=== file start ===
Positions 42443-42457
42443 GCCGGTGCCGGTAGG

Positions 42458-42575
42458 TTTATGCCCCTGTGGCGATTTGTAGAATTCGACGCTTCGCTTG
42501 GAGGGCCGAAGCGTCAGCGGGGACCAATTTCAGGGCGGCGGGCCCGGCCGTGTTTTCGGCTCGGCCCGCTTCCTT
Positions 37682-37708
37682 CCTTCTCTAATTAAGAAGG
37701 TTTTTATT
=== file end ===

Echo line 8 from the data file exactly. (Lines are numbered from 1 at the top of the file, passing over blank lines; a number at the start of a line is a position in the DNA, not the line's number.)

37701 TTTTTATT